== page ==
Politically, though, rehab further radicalized him. “All I did was read books on far-left theory,” he said. “I started to understand intellectually what I already understood emotionally.” In late 2012, he came across an article on the declaration of Kurdish autonomy in Syria, which led him to Öcalan’s manifesto. Rojava has never been mainstream news, but over the past few years the fringes of the Internet have produced a stream of glamorous war imagery: red stars on black flags, Molotov cocktails, Banksy-style murals on bullet-riddled walls, and sexy female fighters posing with Kalashnikovs atop piles of rubble. “Grab your laptop and come to Rojava now,” said an early version of RojavaPlan.com, a recruiting website affiliated with the hacker collective Anonymous. “Burn down government institutions, form a commune and grow some potatoes between the rubble of the old world.”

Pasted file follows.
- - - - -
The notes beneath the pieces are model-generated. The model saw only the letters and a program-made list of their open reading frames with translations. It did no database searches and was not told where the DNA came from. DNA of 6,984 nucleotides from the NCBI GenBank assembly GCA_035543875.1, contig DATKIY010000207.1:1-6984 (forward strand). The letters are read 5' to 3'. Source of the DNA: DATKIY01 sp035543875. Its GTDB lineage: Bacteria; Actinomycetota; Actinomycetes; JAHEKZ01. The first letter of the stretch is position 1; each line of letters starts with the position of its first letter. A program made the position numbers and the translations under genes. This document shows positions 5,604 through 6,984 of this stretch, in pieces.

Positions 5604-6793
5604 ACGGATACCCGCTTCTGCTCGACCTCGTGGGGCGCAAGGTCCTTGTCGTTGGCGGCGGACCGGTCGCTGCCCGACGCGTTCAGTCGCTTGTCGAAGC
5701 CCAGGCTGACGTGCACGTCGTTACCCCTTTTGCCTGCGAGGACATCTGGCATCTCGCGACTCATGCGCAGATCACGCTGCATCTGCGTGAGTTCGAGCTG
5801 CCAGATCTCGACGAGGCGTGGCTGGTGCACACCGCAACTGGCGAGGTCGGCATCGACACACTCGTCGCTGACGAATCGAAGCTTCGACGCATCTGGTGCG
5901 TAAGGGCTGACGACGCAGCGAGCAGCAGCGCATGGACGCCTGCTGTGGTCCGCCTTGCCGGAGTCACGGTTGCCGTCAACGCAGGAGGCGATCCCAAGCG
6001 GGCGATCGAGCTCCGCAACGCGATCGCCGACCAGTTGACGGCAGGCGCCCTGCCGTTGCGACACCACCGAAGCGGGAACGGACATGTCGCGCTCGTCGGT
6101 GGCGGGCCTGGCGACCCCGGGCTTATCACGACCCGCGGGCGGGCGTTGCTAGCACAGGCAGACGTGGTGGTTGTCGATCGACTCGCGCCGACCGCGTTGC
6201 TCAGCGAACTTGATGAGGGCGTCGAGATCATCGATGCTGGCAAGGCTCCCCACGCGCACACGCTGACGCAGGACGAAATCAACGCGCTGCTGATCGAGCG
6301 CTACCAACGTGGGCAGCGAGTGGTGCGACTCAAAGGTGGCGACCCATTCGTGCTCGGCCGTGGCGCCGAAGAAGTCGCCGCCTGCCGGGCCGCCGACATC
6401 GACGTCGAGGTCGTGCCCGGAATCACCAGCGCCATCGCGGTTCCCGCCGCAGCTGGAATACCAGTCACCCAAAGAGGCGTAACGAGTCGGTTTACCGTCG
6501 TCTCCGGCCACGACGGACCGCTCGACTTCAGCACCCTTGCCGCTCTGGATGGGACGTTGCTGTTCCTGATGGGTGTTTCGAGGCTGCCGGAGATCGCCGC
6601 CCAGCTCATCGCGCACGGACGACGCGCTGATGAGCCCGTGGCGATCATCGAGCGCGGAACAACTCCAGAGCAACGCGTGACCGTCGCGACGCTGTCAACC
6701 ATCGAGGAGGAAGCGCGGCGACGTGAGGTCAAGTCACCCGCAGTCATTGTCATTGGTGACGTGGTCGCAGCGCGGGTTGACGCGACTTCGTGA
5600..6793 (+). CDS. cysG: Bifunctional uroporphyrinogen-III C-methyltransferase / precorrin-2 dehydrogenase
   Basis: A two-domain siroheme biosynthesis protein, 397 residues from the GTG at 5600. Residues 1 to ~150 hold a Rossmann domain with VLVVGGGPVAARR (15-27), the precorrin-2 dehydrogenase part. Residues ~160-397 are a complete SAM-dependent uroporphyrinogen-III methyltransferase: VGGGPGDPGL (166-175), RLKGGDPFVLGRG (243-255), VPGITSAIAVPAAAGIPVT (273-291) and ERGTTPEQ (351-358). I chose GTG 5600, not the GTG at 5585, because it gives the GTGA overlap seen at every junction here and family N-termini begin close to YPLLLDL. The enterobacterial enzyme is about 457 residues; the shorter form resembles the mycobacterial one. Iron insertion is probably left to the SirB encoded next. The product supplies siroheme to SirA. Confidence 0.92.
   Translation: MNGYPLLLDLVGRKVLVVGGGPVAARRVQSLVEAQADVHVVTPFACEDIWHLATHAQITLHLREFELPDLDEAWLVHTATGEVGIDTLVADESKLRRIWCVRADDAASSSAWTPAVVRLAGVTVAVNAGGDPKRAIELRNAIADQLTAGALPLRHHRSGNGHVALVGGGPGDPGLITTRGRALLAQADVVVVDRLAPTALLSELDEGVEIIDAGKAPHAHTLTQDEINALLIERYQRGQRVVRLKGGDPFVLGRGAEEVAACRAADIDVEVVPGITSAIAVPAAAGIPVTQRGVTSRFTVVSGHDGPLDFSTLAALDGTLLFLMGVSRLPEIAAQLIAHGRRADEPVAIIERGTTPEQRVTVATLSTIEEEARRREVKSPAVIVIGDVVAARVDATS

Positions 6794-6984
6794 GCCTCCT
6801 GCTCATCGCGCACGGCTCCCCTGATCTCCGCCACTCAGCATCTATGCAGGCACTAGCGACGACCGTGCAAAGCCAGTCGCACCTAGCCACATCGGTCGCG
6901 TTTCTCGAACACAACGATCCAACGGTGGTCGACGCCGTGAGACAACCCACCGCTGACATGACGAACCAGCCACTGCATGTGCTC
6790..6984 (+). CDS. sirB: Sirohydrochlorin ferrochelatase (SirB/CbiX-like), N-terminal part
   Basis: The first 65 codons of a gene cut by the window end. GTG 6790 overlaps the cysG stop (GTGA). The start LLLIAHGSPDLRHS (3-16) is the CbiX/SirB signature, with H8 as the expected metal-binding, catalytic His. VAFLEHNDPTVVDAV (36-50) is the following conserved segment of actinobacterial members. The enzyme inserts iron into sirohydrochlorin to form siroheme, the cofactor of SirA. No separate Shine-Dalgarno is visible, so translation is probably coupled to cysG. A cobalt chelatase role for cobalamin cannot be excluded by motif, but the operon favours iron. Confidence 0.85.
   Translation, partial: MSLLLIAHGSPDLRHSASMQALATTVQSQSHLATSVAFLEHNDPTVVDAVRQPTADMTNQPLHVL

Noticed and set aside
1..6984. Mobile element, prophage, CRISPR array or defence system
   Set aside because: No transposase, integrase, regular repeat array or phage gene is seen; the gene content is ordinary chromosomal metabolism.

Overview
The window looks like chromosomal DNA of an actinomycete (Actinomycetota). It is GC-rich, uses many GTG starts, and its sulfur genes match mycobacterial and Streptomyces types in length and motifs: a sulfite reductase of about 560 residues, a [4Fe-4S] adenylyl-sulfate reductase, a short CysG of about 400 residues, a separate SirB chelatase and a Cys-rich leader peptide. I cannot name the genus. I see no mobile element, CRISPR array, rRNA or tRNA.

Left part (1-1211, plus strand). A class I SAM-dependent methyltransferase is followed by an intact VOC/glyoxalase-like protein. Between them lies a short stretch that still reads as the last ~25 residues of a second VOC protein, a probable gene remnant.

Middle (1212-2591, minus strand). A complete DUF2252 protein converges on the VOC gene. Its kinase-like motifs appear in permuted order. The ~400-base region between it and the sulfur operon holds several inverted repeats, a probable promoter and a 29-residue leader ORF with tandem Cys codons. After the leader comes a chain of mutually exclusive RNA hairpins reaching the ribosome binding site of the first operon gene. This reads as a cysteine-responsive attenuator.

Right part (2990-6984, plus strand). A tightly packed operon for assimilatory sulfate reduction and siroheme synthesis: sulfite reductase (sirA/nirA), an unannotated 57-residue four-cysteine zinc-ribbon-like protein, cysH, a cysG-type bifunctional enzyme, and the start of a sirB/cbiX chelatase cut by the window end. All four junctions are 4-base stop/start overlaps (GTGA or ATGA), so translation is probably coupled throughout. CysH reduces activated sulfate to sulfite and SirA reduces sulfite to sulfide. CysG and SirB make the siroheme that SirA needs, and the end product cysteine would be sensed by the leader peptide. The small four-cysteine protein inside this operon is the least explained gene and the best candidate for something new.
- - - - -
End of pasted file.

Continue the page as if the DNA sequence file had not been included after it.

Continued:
To Belden, it looked like a post-9/11 reprise of the Spanish Civil War. In place of the anarchists and communists of the Popular Front, you had the Syrian Kurds, with their nearly identical anti-capitalist ideology; and in place of Franco, the Catholic fascist dictator, you had ISIS, the ultimate religious conservatives. The motto of the Spanish Republic was ¡No Pasarán! The motto of Rojava: No State/No Caliphate.
After four years of following from the sidelines, Belden started sending e-mails to the administrators of a blog called YPG International, asking how he could join. When they finally replied, “I kind of freaked out,” he said. But once he arrived in Sulaymaniyah, everything was taken care of. “If you’re a white twentysomething taking a cab from the airport by yourself,” he said, “the cab drivers just know.”